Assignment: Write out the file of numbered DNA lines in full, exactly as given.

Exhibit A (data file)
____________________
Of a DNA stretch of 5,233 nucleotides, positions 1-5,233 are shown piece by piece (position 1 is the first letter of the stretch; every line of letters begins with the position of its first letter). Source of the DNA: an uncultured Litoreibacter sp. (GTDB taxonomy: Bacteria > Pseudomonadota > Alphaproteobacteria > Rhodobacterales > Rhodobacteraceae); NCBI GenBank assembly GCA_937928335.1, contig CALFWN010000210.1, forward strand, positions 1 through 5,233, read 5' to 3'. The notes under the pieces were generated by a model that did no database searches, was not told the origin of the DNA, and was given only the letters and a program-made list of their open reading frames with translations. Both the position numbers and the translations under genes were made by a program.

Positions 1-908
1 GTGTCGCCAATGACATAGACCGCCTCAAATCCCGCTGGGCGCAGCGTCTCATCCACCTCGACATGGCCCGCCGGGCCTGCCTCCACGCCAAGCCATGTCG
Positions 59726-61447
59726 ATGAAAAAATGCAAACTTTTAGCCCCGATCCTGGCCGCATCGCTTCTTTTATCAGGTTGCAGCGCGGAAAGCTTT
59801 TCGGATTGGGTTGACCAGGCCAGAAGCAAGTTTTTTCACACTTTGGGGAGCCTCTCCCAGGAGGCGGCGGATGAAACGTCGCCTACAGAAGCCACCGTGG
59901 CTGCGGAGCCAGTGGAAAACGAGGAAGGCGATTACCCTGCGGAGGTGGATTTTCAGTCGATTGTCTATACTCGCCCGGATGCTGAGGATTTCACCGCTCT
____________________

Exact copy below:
Of a DNA stretch of 5,233 nucleotides, positions 1-5,233 are shown piece by piece (position 1 is the first letter of the stretch; every line of letters begins with the position of its first letter). Source of the DNA: an uncultured Litoreibacter sp. (GTDB taxonomy: Bacteria > Pseudomonadota > Alphaproteobacteria > Rhodobacterales > Rhodobacteraceae); NCBI GenBank assembly GCA_937928335.1, contig CALFWN010000210.1, forward strand, positions 1 through 5,233, read 5' to 3'. The notes under the pieces were generated by a model that did no database searches, was not told the origin of the DNA, and was given only the letters and a program-made list of their open reading frames with translations. Both the position numbers and the translations under genes were made by a program.

Positions 1-908
1 GTGTCGCCAATGACATAGACCGCCTCAAATCCCGCTGGGCGCAGCGTCTCATCCACCTCGACATGGCCCGCCGGGCCTGCCTCCACGCCAAGCCATGTCG
Positions 59726-61447
59726 ATGAAAAAATGCAAACTTTTAGCCCCGATCCTGGCCGCATCGCTTCTTTTATCAGGTTGCAGCGCGGAAAGCTTT
59801 TCGGATTGGGTTGACCAGGCCAGAAGCAAGTTTTTTCACACTTTGGGGAGCCTCTCCCAGGAGGCGGCGGATGAAACGTCGCCTACAGAAGCCACCGTGG
59901 CTGCGGAGCCAGTGGAAAACGAGGAAGGCGATTACCCTGCGGAGGTGGATTTTCAGTCGATTGTCTATACTCGCCCGGATGCTGAGGATTTCACCGCTCT